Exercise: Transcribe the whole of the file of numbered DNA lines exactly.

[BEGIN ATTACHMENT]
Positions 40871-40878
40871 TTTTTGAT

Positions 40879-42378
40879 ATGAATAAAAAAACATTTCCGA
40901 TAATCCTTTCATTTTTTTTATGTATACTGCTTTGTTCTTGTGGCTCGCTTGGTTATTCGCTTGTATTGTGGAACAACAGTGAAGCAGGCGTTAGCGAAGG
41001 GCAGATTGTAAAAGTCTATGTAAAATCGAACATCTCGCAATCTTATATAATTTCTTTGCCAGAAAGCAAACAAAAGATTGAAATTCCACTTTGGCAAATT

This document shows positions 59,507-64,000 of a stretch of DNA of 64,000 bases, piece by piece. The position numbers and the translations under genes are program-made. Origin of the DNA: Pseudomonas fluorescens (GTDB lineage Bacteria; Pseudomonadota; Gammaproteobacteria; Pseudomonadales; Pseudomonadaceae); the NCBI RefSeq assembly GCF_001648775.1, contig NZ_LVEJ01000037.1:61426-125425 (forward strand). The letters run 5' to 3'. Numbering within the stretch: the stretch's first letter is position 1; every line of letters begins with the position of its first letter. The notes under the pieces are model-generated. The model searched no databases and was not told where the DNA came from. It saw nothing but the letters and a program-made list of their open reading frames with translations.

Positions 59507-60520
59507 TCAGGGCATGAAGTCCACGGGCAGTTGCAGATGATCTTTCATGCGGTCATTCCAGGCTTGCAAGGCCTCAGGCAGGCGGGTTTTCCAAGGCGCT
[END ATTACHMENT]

Positions 40871-40878
40871 TTTTTGAT

Positions 40879-42378
40879 ATGAATAAAAAAACATTTCCGA
40901 TAATCCTTTCATTTTTTTTATGTATACTGCTTTGTTCTTGTGGCTCGCTTGGTTATTCGCTTGTATTGTGGAACAACAGTGAAGCAGGCGTTAGCGAAGG
41001 GCAGATTGTAAAAGTCTATGTAAAATCGAACATCTCGCAATCTTATATAATTTCTTTGCCAGAAAGCAAACAAAAGATTGAAATTCCACTTTGGCAAATT

This document shows positions 59,507-64,000 of a stretch of DNA of 64,000 bases, piece by piece. The position numbers and the translations under genes are program-made. Origin of the DNA: Pseudomonas fluorescens (GTDB lineage Bacteria; Pseudomonadota; Gammaproteobacteria; Pseudomonadales; Pseudomonadaceae); the NCBI RefSeq assembly GCF_001648775.1, contig NZ_LVEJ01000037.1:61426-125425 (forward strand). The letters run 5' to 3'. Numbering within the stretch: the stretch's first letter is position 1; every line of letters begins with the position of its first letter. The notes under the pieces are model-generated. The model searched no databases and was not told where the DNA came from. It saw nothing but the letters and a program-made list of their open reading frames with translations.

Positions 59507-60520
59507 TCAGGGCATGAAGTCCACGGGCAGTTGCAGATGATCTTTCATGCGGTCATTCCAGGCTTGCAAGGCCTCAGGCAGGCGGGTTTTCCAAGGCGCT